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NASA, SpaceX add astronauts to Crew Dragon’s first operational flight

Flight slated for second half of 2020

This undated photo made available by SpaceX in February 2020 shows the Crew Dragon spacecraft undergoing acoustic testing in Florida. On Tuesday, Feb. 18, 2020, SpaceX announced it is working with Space Adventures Inc. to take tourists into a high orbit. Ticket prices aren't being divulged but are likely to be in the millions of dollars. (SpaceX via AP)
This undated photo made available by SpaceX in February 2020 shows the Crew Dragon spacecraft undergoing acoustic testing in Florida. On Tuesday, Feb. 18, 2020, SpaceX announced it is working with Space Adventures Inc. to take tourists into a high orbit. Ticket prices aren't being divulged but are likely to be in the millions of dollars. (SpaceX via AP)

BREVARD COUNTY, Fla. – NASA has added two astronauts to the crew manifest of SpaceX's first operational mission to the International Space Station, a flight slated to launch only after the company demonstrates the capsule's ability to safely take crews to orbit.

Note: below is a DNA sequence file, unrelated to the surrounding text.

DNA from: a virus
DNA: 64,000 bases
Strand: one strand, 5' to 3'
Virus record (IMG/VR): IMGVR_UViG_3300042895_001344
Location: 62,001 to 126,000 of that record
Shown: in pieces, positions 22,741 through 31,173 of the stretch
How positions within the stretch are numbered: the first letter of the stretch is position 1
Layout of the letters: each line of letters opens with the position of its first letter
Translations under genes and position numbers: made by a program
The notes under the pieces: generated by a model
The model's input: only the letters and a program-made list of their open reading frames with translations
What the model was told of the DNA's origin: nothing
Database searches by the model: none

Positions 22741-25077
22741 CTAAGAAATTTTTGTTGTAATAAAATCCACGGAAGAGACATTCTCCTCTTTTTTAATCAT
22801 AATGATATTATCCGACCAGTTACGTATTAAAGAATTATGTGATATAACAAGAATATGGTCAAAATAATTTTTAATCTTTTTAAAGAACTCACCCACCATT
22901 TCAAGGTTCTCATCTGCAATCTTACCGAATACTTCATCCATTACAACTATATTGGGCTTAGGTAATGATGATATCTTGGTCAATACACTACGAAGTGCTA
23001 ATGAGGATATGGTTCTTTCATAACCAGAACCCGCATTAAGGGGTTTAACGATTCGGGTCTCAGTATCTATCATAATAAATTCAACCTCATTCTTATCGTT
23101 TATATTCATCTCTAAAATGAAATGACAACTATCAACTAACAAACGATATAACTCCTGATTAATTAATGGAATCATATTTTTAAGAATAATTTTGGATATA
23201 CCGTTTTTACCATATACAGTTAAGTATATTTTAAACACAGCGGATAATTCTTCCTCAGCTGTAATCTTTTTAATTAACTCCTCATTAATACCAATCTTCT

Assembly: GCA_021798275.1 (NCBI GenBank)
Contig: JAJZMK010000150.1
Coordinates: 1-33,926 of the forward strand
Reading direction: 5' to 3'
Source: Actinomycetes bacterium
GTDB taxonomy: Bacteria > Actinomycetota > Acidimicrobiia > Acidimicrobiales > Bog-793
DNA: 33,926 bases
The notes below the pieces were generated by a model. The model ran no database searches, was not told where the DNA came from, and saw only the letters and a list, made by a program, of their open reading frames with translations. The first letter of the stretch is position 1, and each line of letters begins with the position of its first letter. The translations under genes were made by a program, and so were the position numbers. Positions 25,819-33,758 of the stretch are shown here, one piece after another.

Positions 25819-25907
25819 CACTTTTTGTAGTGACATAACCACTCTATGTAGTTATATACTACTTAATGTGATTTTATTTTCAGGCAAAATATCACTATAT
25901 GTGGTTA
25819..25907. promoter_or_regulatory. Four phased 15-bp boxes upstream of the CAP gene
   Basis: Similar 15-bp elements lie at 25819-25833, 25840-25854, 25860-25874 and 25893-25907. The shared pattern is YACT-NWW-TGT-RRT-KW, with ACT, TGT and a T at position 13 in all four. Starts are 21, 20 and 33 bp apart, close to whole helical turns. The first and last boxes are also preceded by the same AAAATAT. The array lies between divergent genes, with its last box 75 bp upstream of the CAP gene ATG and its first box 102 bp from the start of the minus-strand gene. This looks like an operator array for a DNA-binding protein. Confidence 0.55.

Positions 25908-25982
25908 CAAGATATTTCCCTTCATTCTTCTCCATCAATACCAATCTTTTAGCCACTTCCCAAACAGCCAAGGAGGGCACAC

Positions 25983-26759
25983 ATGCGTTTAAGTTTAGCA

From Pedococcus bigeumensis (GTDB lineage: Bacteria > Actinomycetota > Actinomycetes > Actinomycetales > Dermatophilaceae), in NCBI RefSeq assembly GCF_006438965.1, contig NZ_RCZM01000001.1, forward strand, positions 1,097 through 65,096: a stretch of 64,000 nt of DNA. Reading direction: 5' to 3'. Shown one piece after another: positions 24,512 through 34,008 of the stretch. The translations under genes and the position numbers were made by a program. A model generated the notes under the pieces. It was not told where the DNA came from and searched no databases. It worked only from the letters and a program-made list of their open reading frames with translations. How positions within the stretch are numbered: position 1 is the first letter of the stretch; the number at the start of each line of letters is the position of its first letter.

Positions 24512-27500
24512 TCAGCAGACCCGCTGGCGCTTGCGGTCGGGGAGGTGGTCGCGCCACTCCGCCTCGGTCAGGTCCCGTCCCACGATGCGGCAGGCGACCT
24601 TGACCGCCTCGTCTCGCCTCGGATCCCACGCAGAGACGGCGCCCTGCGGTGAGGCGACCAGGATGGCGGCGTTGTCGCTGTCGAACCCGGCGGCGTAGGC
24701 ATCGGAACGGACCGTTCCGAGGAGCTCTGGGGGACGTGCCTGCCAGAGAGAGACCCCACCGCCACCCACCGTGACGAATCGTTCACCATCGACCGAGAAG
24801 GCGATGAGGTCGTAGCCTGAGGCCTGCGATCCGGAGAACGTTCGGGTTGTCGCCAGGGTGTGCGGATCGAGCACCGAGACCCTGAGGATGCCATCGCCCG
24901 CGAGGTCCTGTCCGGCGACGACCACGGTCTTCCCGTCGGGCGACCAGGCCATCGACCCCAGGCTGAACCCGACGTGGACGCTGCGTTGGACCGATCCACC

NASA astronaut Shannon Walker, a former 163-day resident of the ISS in 2010, will fly with previously selected astronauts Mike Hopkins and Victor Glover on Crew Dragon’s first operational flight, according to News 6 news partner Florida Today. Japan Aerospace Exploration Agency, or JAXA, astronaut Soichi Noguchi will also join the crew.

That first full operational mission is slated to last about six months after it lifts off from Kennedy Space Center's pad 39A sometime in the second half of this year.

Walker began her NASA career at Johnson Space Center in Houston before her 2010 flight to the ISS on a Russian Soyuz spacecraft. This will mark the third spaceflight for Noguchi, who flew on the space shuttle in 2005 and a Soyuz in 2009.

But to clear the way for the four-person crew to fly, SpaceX must first demonstrate Crew Dragon's safety with Demo-2, its test mission with astronauts. The company in 2019 launched the capsule on an automated test flight to the ISS, which saw a successful launch, docking, departure, and splashdown off the Florida coast.

Astronauts Bob Behnken and Dough Hurley will fly on that test mission to the ISS, tentatively slated for mid-to-late May. It remains to be seen how the coronavirus pandemic will impact the mission, as many of NASA’s centers are either closed or operating at mission-critical statuses. SpaceX, however, can operate with its own policies surrounding the pandemic.